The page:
“For the southwestern U.S., I’m not optimistic about avoiding real megadroughts,” Toby Ault, Cornell assistant professor of earth and atmospheric sciences and lead author of the paper, told the Cornell Chronicle. “As we add greenhouse gases into the atmosphere – and we haven’t put the brakes on stopping this – we are weighting the dice for megadrought.”

And if such a megadrought does occur, warned Ault, “This will be worse than anything seen during the last 2,000 years.”

And as USA Today notes, “The difference now, of course, is the Western USA is home to more than 70 million people who weren’t here for previous megadroughts. The implications are far more daunting.”

The study—entitled Assessing the Risk of Persistent Drought Using Climate Model Simulations and Paleoclimate Data—used both “climate model projections as well as observational (paleoclimate) information” as it looked back over the historic records of drought in the region while also looking forward by using advanced predictive techniques used to measure the possible impacts of current and future global warming.

According to the study’s abstract, its findings “are important to consider as adaptation and mitigation strategies are developed to cope with regional impacts of climate change, where population growth is high and multidecadal megadrought—worse than anything seen during the last 2000 years—would pose unprecedented challenges to water resources in the region.”

“The picture is not pretty,” said Julia Cole, a professor of geosciences and atmospheric sciences at the University of Arizona and co-author of the study. “We hope this opens up new discussions about how to best use and conserve the precious water that we have.”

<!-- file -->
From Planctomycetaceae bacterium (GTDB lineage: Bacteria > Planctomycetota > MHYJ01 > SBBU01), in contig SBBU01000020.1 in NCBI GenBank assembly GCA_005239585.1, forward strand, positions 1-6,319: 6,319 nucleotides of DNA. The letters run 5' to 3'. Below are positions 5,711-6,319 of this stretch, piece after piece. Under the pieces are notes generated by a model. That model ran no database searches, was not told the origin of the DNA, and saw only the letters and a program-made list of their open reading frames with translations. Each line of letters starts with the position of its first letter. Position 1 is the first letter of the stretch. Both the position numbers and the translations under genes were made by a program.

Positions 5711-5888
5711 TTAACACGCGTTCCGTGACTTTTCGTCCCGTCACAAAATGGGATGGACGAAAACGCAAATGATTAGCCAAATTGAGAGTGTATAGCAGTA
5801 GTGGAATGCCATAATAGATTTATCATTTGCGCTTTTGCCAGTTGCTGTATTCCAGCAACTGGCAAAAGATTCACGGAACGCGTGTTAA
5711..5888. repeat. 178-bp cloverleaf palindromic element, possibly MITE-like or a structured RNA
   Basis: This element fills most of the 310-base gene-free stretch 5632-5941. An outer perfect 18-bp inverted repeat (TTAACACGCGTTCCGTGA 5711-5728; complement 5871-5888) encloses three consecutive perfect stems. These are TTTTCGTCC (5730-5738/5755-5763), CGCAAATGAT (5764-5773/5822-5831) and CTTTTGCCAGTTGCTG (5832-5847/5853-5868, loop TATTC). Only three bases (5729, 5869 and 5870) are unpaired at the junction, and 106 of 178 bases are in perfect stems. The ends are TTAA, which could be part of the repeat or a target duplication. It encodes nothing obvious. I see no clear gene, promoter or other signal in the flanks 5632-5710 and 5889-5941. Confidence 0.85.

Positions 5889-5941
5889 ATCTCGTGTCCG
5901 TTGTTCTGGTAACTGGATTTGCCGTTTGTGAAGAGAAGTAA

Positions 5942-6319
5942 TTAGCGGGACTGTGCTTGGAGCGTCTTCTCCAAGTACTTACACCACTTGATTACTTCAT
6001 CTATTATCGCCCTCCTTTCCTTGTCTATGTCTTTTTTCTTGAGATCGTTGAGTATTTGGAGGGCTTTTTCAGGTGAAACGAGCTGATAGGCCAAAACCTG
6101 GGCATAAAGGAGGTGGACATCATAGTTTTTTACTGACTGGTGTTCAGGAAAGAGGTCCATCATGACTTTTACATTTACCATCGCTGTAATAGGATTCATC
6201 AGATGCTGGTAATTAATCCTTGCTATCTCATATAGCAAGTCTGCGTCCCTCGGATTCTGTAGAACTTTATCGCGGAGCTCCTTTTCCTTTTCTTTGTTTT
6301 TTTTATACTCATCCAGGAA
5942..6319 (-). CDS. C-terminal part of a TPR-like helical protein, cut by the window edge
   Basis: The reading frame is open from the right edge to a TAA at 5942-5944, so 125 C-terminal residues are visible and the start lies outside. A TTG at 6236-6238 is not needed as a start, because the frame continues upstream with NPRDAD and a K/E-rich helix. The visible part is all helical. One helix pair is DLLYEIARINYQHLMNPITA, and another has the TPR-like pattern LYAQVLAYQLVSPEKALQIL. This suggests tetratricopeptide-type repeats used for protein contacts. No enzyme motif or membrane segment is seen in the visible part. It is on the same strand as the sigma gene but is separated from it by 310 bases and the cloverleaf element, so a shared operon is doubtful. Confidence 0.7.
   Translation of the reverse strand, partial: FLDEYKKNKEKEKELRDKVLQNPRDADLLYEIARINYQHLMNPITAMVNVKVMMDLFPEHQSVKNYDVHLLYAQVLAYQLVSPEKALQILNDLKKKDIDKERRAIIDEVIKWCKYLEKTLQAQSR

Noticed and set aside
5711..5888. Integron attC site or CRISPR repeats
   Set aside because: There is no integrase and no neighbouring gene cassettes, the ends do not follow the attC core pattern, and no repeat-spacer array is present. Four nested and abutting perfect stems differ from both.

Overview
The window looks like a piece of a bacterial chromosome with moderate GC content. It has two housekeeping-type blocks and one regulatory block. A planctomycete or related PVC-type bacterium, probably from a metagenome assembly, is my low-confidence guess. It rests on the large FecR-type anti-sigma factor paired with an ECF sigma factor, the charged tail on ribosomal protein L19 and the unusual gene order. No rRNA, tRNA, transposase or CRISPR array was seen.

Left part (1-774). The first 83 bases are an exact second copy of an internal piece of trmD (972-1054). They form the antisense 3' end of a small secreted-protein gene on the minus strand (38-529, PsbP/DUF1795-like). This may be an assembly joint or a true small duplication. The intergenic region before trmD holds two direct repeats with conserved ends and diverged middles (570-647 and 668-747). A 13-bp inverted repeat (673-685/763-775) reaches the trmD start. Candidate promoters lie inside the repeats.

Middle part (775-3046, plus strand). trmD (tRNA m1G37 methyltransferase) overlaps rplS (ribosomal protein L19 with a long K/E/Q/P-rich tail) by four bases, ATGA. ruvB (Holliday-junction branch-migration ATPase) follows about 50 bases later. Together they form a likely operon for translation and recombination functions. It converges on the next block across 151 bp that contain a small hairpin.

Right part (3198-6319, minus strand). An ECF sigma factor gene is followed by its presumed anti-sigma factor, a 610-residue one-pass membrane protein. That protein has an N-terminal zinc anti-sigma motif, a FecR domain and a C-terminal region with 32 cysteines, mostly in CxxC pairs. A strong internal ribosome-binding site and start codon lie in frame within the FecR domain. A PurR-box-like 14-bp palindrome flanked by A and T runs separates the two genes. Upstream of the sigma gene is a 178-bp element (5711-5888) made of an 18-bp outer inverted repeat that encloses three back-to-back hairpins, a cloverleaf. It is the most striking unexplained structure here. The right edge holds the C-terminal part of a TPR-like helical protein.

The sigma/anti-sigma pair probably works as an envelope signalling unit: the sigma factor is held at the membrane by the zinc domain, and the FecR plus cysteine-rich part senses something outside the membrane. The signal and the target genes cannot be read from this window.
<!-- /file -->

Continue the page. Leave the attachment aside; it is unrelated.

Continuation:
Changing the way western states manage their water resources and policies that respond aggressively to the issue of climate change, Cole indicated, could mitigate the worst impacts.

“I think we’d really have to change the way we think about water and the way that we use water because right now we’re on a path that would be unsustainable if we had a drought of 35 years,” Cole said.

The Modern Farmer spoke to Richard Seager, a climate scientist at Columbia University and other author of many studies of historic droughts, about the report and were told the prospect of a looming megadrought is “not so crazy.”

“By some measures the west has been in drought since 1998 so we might be approaching a megadrought classification.” Seager said.

“We know that megadroughts — droughts as severe as the ones in past century, but lasting much longer, up to a few decades – occurred over the past millennium in the southwest and the Great Plains,” he continued Seager, who also noted that megadroughts are more notably for their duration than their severity. Seager also told the The Modern Farmer that the U.S. hasn’t had a megadrought in several centuries and that even the great Dust Bowl drought of the 1930s—famously depicted in the The Grapes of Wrath—”though incredibly severe, was not long enough to qualify.”